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Views of Deity

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Views of Deity[credits]

by Summer Woodsong



Robin and I leaned against the rock. The moon shone full on the rippling waters of the lake behind us, and the night was redolent with the drums and songs of our people. What a night! As the night enfolded us, we quietly discussed the ritual we had just come from. Its purpose, its design, its ritual intent. We talked of psychological aspects of our environment, the physiological impact of the dark and quiet. Finally, our coven mate – in complete disgust – burst out, "You know what’s wrong with you people?! You think too much." And left.

To say that we were surprised would be a supreme understatement. What in the world was that? As our annoyed convener stalked off in the dark to reclaim her mysteries – only somewhat dimmed by our analysis – we came to some interesting conclusions.

Reclaiming the mystery

Spirituality is the path whereby we find a sense of art and meaning that allows us to exist within an environment of hope, promise and potential. It not only includes a pattern of reality, but provides a tradition and path for future endeavors.

These glimpses of what might be, allow us to create a unique place for our own gifts and contributions. And within the Pagan paths our choices are even more broad and rich as we select from many traditions and cultures.

However, what is a path for one person, is a labyrinth for the next. And what seems plain as the voice of the Goddess to one convener, is a great source for explanation and exploration to another. How can this be?

By any other name

Religion fills a wide variety of needs for an even wider variety of people. It has social mores built in. It provides for courtesies among peers, and offers definitions of paths and contributions that its members can bring to their community – healing, counseling, service, child care – all these roles are valued and defined through the mythology that religion provides. It reflects our values and expresses our ethics through norms and traditions. Religion is an entire representation of who our community is and what that community offers its members.

And there are levels of support within that community that appeal to each of us in different circumstances and times of our life. Sometimes we need more structure, such as when we are seeking out definitions to our path. Other times we have energy and ideas and seek service through leadership.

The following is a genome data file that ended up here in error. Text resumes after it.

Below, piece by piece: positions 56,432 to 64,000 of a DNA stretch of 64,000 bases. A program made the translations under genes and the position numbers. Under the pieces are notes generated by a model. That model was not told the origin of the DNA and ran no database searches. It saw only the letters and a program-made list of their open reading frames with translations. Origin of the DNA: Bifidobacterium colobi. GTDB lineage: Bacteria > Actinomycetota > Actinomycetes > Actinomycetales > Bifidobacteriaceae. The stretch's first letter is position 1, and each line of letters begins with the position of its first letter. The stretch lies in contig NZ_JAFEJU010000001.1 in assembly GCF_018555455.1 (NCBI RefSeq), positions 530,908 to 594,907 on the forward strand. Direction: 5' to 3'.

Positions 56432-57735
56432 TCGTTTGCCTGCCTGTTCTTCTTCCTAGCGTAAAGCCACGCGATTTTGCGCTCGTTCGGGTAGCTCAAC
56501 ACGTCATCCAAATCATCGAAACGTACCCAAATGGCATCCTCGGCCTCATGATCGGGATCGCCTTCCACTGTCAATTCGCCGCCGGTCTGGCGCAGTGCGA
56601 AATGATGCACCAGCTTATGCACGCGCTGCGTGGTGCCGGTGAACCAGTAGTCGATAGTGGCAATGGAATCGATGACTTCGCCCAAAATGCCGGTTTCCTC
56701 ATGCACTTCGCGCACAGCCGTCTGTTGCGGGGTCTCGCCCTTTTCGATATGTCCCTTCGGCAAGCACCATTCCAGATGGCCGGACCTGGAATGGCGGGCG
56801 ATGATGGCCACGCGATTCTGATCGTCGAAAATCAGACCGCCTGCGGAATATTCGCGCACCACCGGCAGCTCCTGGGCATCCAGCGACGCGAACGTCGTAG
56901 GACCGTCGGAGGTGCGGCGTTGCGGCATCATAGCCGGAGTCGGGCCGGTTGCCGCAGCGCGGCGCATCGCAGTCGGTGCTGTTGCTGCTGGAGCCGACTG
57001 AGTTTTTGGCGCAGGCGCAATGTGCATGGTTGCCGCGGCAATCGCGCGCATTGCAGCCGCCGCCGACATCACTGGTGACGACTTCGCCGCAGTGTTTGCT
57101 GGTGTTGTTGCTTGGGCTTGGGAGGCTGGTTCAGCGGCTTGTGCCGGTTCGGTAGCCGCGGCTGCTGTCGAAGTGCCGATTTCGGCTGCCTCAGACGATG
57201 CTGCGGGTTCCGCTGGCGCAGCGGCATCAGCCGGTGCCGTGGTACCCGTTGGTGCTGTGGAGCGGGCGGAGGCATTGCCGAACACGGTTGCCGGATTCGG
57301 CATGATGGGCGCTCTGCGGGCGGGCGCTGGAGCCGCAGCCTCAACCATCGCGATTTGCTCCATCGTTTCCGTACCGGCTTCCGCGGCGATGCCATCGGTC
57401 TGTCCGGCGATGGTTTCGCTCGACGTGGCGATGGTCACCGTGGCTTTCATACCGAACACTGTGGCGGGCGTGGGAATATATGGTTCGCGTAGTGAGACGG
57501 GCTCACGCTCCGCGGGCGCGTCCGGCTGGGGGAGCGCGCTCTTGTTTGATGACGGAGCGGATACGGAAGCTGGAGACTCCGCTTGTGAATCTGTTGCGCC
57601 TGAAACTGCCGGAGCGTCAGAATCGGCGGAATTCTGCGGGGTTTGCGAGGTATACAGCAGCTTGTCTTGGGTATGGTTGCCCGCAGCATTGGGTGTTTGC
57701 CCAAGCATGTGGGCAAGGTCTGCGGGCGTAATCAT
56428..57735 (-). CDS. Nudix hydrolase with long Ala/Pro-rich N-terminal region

Religion and Magick – not superstition or silly platitudes

Religion is also the process through which we create our worldview and endow it with meaning and art. It is the total reflection of a culture – based on its values, expressed through its norms, social customs and spiritual observances. Paganism is the broad umbrella under which we have grouped many religions and paths based on a few common characteristics. Primarily, Pagan religions understand our responsibility to all aspects of our world and our lives, and are cognizant of a responsibility to honor, protect and repair our Earth so that it continues to provide an environment of plenty, and potential. Pagan religion also believes that all positive paths, those which contribute to growth and harmony of their members are valid and valued religious paths. Thus, Pagans are aware and respectful of many faiths and belief systems. Pagans have a deep belief that our thoughts and beliefs are powerful messengers of our magical energy, and there is a deep-rooted sense of personal responsibility and commitment to our communities. Our belief that we are all part of the original creation and energies which caused all this to come into being, brings a realization that all people are sacred, and thus we enjoy an optimism about our world and its potential.